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Aboveground Storage Tank Inspection – A Tale of Four States

Updated: Aug 19, 2021

TechKnowServ Corporation (TKS) is strategically located to serve New York, New Jersey, Ohio Pennsylvania, and West Virginia owners and operators of aboveground storage tanks (AST) used to store chemical bulk and petroleum bulk products. In addition to our strategic location, we are proficient in the different jurisdictional requirements for each state. This article outlines some of the aboveground storage tank testing guidelines for each state and provides links to the important documentation that should be reviewed prior to any tank testing to API-650: Welded Tanks for Oil Storage, API-653: Tank Inspection, Repair, Alteration, and Reconstruction, and STI-001: Standard for the Inspection of Aboveground Storage Tanks.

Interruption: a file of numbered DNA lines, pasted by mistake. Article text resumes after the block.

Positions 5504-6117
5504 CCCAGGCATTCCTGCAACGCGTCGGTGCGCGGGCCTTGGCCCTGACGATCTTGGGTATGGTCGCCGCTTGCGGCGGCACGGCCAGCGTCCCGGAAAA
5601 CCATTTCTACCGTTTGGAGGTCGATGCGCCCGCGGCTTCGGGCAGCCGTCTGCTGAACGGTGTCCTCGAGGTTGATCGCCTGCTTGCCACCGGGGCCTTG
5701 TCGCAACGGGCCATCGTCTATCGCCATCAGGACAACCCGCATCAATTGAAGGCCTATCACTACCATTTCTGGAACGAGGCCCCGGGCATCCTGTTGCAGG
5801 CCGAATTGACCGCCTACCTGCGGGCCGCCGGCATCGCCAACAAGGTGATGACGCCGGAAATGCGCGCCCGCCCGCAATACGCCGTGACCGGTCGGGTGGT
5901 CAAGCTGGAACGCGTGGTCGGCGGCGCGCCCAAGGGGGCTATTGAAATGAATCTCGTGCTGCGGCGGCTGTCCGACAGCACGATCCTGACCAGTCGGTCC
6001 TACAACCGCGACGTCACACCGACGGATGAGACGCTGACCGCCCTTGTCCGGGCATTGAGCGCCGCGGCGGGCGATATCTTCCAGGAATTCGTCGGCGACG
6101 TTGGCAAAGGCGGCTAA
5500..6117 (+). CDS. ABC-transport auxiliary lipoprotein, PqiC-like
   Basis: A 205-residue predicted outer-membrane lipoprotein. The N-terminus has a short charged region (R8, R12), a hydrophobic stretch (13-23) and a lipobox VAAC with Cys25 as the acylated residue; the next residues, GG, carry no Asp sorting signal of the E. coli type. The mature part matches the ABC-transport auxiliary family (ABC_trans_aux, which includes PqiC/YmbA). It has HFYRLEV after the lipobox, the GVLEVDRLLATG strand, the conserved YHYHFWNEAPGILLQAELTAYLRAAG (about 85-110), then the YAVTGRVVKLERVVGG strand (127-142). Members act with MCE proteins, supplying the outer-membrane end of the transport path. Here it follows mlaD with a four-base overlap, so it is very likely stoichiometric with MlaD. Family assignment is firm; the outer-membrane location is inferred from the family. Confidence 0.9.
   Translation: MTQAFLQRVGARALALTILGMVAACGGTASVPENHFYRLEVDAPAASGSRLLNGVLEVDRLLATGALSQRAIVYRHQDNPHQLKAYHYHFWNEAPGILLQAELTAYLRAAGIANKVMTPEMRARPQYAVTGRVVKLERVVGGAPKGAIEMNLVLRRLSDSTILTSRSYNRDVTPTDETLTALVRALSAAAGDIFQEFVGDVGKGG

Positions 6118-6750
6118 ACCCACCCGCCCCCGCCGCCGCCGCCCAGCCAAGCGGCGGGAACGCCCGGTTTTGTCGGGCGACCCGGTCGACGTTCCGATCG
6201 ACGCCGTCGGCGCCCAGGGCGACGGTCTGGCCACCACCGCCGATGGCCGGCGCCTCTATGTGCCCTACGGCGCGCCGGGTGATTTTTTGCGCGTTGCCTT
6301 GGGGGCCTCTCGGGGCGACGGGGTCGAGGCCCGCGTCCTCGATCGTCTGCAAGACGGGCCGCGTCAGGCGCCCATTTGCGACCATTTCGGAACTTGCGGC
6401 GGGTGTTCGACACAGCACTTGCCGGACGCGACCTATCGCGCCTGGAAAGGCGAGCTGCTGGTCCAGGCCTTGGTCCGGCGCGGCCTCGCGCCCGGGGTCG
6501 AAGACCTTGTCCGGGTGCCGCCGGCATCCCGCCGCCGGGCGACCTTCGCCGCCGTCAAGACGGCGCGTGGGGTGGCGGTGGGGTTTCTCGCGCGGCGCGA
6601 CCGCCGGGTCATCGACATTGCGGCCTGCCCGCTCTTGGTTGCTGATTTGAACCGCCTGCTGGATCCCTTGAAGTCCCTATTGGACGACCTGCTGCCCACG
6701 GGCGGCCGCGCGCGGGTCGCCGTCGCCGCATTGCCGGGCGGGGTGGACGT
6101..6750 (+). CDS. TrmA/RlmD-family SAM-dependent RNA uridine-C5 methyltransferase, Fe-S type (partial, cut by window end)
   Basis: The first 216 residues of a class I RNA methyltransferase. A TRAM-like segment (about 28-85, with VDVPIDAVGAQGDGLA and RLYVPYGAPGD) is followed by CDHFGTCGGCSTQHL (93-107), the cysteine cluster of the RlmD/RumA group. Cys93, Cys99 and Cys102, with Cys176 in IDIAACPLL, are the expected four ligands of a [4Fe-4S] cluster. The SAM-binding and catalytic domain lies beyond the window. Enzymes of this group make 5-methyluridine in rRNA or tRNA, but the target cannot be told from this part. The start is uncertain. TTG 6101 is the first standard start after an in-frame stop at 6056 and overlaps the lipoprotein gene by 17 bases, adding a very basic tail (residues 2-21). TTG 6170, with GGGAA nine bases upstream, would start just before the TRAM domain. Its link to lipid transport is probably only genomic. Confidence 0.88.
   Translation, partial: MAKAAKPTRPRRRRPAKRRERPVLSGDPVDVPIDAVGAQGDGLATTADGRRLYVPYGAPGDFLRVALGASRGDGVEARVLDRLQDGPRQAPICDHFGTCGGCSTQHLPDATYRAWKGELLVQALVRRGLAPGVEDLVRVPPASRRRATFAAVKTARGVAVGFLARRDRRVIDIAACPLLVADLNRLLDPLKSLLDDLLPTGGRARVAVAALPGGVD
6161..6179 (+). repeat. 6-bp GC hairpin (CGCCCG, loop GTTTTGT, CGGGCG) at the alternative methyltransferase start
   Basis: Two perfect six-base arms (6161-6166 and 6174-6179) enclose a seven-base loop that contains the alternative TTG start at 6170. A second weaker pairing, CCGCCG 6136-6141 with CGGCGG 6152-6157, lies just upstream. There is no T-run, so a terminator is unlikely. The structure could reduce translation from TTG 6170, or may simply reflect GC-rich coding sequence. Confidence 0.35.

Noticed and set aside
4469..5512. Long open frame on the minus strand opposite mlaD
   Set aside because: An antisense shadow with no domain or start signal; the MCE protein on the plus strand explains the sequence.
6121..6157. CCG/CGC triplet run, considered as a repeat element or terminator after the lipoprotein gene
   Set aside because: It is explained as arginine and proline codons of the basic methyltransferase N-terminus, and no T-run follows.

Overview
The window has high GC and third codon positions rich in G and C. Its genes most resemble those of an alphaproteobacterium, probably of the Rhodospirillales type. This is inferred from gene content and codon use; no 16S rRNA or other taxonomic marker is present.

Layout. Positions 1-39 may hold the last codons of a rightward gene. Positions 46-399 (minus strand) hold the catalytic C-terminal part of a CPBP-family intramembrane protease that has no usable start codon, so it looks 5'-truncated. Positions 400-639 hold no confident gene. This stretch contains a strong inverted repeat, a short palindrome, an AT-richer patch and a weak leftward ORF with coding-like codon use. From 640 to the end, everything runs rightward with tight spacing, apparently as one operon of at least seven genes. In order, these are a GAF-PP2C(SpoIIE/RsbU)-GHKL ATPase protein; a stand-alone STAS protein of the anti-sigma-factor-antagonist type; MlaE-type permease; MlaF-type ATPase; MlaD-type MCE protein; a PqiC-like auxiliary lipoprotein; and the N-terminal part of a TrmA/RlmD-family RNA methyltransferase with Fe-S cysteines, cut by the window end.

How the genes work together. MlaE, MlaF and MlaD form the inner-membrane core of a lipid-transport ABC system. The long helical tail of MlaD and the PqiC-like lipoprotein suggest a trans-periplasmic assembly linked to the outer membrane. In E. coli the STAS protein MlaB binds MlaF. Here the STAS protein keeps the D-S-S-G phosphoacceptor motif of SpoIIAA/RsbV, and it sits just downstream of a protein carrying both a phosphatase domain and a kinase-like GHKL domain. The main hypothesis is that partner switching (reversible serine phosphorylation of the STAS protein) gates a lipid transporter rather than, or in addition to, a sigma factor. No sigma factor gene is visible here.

Figure 1: Aboveground storage tank testing.


Review of Above Ground Storage Tank Testing Requirements

The requirements for aboveground storage tank testing are largely driven by state environmental laws and regulations. While states generally defer to API-653 and/or STI-001, each state’s regulations must be fully understood by the tank inspection company to ensure that all local regulations are satisfied. Some important tank testing considerations for each state are provided below.



Figure 2: Tank floor testing with acoustic emission.


Storage Tank Testing in New York State


Tank testing requirements in New York State (NYS) are outlined in New York Codes, Rules and Regulations (NYCRR). The specific documents are:

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6 NYCRR Part 598: Chemical Bulk Storage (CBS) Handling and Storage of Hazardous Substances – Section 598.7 Aboveground tank systems – inspection, and,


2. 6 NYCRR Part 613: Petroleum Bulk Storage – Section 613-4.3 Inspections and leak detection


The NYS CBS regulations require that tank testing be performed on an annual basis. This is largely a visual inspection to identify major tank issues that may require follow-up non-destructive testing. This tank testing includes non-destructive testing (NDT), visually inspecting for cracks, areas of wear, corrosion, poor maintenance and operating practices, excessive settlement of structures, separation or swelling of tank insulation, malfunctioning equipment, safety interlocks, safety trip